Do Panic Attacks Harm Your Heart
Finally, it can also help to know that the rapid heart rate of a panic attack doesn’t cause any damage.
“From the point of view of the heart, that’s really no different than if you were to go jogging for 20 minutes,” says Dr. Merchant. “Your heart rate would be 160, 170, 180 for the same amount of time. Most of the time, your heart’s quite accustomed to beating fast for short periods of time, and there doesn’t seem to be any evidence of any long-term damage or anything like that.”
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What Is A Normal Heart Rate Under A Stress Test
Your target heart rate during a stress test depends on your age. For adults, the maximum predicted heart rate is 220 minus your age. So, if youre 40 years old, the maximum predicted heart rate is 220 40 = 180.
For diagnostic treadmill testing, some doctors try to achieve about 85 percent of the predicted maximum heart rate. This provides enough stress to adequately test the heart without maximizing the stress and potentially producing false positive results.
What Is Your Pulse
When your heart beats it pushes blood around your body. This heart beat can be felt as your ‘pulse’ on your wrist or neck.
Your pulse is measured by counting the number of times your heart beats in one minute. For example, if your heart contracts 72 times in one minute, your pulse would be 72 beats per minute . This is also called your heart rate.
A normal pulse beats in a steady, regular rhythm. However, in some people this rhythm is uneven, or ‘jumps about’. This is known as an irregular pulse.
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Is Running At A High Heart Rate A Concern
Welcome to the next edition of the Ask Coach Parry podcast, Im Brad Brown and with me is Comrades Marathon coach, Lindsey Parry. Lindsey, welcome back onto the podcast, thank you so much for your time today.
A very interesting question today that was submitted by Juanita and she said shes not overly concerned about this. But she wants to get some feedback. She says its an issue and shes got various opinions online about it and shes not quite sure if you have a take on it.
Basically what shes saying is that if youre running with a heart rate monitor and you notice that your heart rate is on average about 20 beats faster than the runners around you, should you be concerned?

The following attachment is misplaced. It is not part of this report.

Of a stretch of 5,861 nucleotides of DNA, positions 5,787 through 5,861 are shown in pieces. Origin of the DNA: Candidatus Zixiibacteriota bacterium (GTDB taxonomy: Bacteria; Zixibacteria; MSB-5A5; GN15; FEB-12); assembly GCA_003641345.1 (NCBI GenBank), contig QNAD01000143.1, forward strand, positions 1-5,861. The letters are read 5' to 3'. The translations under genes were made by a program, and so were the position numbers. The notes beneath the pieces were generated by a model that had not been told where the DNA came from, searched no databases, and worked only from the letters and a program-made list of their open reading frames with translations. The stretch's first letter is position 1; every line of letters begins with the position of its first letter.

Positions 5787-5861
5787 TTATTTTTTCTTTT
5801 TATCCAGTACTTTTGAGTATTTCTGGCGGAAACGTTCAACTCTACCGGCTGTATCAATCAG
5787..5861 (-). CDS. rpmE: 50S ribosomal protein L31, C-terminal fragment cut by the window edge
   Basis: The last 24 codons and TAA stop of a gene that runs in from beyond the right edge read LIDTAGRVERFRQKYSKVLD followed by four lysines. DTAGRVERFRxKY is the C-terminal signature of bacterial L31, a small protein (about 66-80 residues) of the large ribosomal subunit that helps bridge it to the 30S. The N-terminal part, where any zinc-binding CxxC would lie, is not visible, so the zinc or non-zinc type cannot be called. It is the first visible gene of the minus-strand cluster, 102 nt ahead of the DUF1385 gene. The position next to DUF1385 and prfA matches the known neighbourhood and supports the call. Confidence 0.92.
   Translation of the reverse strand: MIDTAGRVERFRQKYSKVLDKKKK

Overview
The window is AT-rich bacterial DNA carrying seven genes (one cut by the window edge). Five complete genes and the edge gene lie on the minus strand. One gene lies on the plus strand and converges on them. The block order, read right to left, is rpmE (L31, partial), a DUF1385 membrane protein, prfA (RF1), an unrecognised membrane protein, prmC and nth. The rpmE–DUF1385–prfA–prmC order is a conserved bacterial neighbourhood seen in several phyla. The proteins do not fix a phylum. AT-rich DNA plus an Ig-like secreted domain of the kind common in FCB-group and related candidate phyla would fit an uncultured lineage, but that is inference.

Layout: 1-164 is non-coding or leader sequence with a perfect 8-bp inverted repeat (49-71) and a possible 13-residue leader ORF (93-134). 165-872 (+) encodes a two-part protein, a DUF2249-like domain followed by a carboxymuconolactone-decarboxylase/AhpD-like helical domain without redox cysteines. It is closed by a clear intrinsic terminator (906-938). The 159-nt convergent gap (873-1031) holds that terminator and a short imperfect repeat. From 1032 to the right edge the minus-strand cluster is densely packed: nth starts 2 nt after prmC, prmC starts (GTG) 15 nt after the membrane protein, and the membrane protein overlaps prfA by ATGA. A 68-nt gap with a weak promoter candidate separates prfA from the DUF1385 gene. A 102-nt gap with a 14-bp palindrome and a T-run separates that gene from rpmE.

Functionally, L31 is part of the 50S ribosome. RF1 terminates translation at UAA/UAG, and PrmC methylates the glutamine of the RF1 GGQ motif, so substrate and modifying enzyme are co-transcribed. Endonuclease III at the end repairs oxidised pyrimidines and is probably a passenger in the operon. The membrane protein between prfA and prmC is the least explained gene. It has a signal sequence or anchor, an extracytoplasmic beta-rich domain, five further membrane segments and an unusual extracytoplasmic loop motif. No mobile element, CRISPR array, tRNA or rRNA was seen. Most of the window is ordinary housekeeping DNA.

She says shes 40 years old, she weights 50kg and her heart rate is regularly high when compared to other runners.
Her resting heart rate is between 50-60 beats per minute. But when she runs shes averaging between 160 and 190 with her maximum heart rate peaking at about 200 beats per minute, during last weekends 10km that she did up in Gauteng.
She doesnt feel faint or tired or disorientated or in any pain. She just wants to know, should she be concerned?
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How To Measure Your Heart Rate While Walking
The easiest way to monitor your heart rate is by checking it with a monitor. However, if you have no heart monitor, you can check it in the old fashioned way by counting your pulse.
1. Heart Rate Monitor
Before using a heart rate monitor, you should set up your goal at what heart rate you wish to work out. Once you have determined your goals, walk to reach your targets. Different monitors work in different ways. Read the manual carefully before starting to use it in order to know and understand how the heart monitor really works.
You can choose a typical chest strap heart rate monitor which has a wrist display. When using a chest strap transmitter, it needs to be in close contact to your skin. You can use water, spit or electrolyte gel to moisten the skin to provide a better contact of the transmitter to your skin. Adjust the strap so it does not interfere with your breathing. Women should place the transmitter under the breast and bra.
You can also choose to monitor your heart rate with the help of a smartphone. Buy a Bluetooth chest strap which will transmit data to your smartphone app. Some types of smart watches have a LED-based monitor integrated.